G-S-T Quick 5 – Favorite Casino Heist Films

Among the many established or iconic locales famous for gambling, the Las Vegas Strip has been a very popular cinematic setting over the years. From films like Warren Beatty’s Bugsy (1991), the Joe Pesci/Robert De Niro classic Casino (1995), hell even Chevy Chase’s Vegas Vacation (1997), there’s something undeniably cool and edgy about “The Strip” (except maybe that National Lampoon one). Yet in the city of sin, or wherever you try and find Lady Luck, when you pony up to the tables sometimes you’re putting more than just some colorful chips on the line. Unfortunately, as one Danny Ocean astutely comments, the underlying rule is that “the house always wins“, but it’s not always the case as a few films have shown us.

So whether you’ve lost a few bucks (or more) to the dealers or one-arm bandits, and in anticipation of the magician heist film Now You See Me hitting theaters next year, here’s a few films that attempt to redress the balance in favor of the little guy…although results, highly fictitious and dangerous though they may be, will vary. Behold, our latest Quick 5 – Go,See,Talk’s Favorite Casino Heist Films.

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Ocean’s 11 – The quintessential “how-to” of casino heist movies in terms of budget, A-List star power, box-office takings and sheer irresistible suavity, has to be 2001’s Ocean’s 11. Riffing on the classic “one last job” yarn, Danny Ocean (Clooney), assembles, with the help of trusted friend Rusty, (Pitt), a gang of eleven eclectics to help him take down not one, not two, but three casinos, in the same night. Everyone is gorgeous, every wit is sharp, the casinos are places of fascinating elegance, and even the bad guys are good guys at heart. The heist itself is both impressively simple and fiendishly complicated, and it’s possible to credit Ocean’s 11 for sparking a mini Vegas renaissance, as a faintly magical, cocktail-drenched place, where you and your friends could come to gaze into the swirling fountains outside the Bellagio, and dream of pulling off the big one.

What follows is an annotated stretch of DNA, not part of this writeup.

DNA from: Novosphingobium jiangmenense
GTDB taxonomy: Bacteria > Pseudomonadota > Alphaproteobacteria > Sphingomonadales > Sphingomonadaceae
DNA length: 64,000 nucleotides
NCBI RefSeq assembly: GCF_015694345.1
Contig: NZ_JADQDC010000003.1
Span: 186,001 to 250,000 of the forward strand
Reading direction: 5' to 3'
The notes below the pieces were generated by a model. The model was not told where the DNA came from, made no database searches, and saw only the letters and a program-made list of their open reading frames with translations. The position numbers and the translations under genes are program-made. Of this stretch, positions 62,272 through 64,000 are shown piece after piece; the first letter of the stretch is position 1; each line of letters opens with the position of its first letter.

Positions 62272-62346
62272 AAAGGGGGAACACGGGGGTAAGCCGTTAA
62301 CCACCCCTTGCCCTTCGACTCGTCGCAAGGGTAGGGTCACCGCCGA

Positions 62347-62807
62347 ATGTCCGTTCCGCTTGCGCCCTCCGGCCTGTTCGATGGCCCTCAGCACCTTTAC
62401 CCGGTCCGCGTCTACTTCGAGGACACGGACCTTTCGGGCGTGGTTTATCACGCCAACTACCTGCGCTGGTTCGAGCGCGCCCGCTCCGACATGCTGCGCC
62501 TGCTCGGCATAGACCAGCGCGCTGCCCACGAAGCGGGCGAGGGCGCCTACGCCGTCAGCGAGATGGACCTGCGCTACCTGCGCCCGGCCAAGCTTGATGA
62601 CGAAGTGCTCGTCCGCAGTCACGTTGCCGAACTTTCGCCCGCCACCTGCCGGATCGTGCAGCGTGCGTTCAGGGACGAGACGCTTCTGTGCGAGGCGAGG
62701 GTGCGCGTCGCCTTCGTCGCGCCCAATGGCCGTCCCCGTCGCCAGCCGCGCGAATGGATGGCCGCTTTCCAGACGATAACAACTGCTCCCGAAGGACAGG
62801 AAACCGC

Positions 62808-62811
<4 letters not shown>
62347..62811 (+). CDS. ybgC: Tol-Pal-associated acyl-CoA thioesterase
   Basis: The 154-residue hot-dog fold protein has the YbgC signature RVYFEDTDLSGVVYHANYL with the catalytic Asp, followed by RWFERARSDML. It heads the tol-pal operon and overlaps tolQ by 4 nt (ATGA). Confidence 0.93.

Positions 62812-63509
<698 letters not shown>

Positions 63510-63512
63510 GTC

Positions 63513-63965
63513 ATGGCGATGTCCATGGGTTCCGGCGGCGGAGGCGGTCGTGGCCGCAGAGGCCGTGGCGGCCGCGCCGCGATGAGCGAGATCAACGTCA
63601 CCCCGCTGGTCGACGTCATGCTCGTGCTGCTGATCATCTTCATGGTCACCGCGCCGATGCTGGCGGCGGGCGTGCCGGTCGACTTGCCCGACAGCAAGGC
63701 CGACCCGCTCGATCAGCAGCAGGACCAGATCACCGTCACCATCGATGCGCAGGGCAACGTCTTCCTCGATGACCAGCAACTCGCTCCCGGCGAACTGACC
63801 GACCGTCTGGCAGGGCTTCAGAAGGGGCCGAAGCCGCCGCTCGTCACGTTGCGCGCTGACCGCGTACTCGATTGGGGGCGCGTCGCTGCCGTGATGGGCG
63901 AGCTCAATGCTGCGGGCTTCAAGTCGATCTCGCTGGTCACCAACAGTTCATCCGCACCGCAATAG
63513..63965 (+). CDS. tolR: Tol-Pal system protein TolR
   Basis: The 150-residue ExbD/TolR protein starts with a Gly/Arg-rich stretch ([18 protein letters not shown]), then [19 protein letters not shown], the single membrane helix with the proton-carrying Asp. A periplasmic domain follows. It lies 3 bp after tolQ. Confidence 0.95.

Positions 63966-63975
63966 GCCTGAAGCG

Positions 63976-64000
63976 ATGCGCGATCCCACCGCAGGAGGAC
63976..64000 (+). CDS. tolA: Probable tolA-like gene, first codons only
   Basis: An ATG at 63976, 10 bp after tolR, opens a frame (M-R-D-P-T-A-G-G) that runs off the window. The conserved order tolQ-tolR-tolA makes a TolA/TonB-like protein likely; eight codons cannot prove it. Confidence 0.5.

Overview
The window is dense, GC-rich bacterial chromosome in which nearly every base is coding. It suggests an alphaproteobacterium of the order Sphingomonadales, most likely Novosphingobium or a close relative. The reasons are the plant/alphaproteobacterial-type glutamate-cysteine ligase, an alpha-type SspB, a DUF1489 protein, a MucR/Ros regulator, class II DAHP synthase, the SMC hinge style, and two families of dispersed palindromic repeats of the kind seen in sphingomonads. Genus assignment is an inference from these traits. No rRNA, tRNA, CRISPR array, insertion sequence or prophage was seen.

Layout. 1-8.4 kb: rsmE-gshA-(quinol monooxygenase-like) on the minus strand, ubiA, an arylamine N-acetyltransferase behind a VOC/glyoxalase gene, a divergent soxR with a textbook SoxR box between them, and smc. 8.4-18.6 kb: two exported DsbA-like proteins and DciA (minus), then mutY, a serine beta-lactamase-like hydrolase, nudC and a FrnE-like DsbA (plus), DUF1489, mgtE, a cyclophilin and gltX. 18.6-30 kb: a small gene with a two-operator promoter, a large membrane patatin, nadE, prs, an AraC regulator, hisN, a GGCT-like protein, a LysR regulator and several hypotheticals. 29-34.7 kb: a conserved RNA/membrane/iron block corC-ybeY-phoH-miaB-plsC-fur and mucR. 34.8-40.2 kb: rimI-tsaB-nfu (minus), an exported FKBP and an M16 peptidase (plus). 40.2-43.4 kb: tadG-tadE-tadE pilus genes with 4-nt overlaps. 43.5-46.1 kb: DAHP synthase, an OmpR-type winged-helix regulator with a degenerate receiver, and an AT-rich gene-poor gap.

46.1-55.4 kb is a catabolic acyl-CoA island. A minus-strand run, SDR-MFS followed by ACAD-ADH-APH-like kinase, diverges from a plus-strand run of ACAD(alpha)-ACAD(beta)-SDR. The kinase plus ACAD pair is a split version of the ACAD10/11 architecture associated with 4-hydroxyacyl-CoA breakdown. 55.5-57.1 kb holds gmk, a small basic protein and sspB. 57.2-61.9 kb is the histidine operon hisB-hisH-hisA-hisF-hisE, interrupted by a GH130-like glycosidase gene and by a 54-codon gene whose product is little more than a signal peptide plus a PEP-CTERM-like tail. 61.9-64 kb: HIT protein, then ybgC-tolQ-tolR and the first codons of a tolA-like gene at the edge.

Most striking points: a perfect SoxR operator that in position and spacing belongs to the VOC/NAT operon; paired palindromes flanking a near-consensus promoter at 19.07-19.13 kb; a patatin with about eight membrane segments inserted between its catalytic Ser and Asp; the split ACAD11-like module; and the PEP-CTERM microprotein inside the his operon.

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2121 – Before you begin to put up hands and tell us that this really isn’t a heist movie, this entry allows for a little latitude…and actually it is heist film; an intellectual one. After all, any time the house doesn’t win it’s like you’re robbing the casino wouldn’t ya say? Their game of choice isn’t Roulette or Craps, it is, as the title implies, 21. These ivy leaguers got very good at counting cards, under the tutelage of MIT Professor Kevin Spacey, and this gang of statistical whizzkids descended on the blackjack tables of Las Vegas, to prove the old adage incorrect, that the house always wins. All it takes is simple math equation to give the players the win. Based on a true story, it’s a fascinating portrayal of how greed corrupts, and the buzz of winning big in Sin City.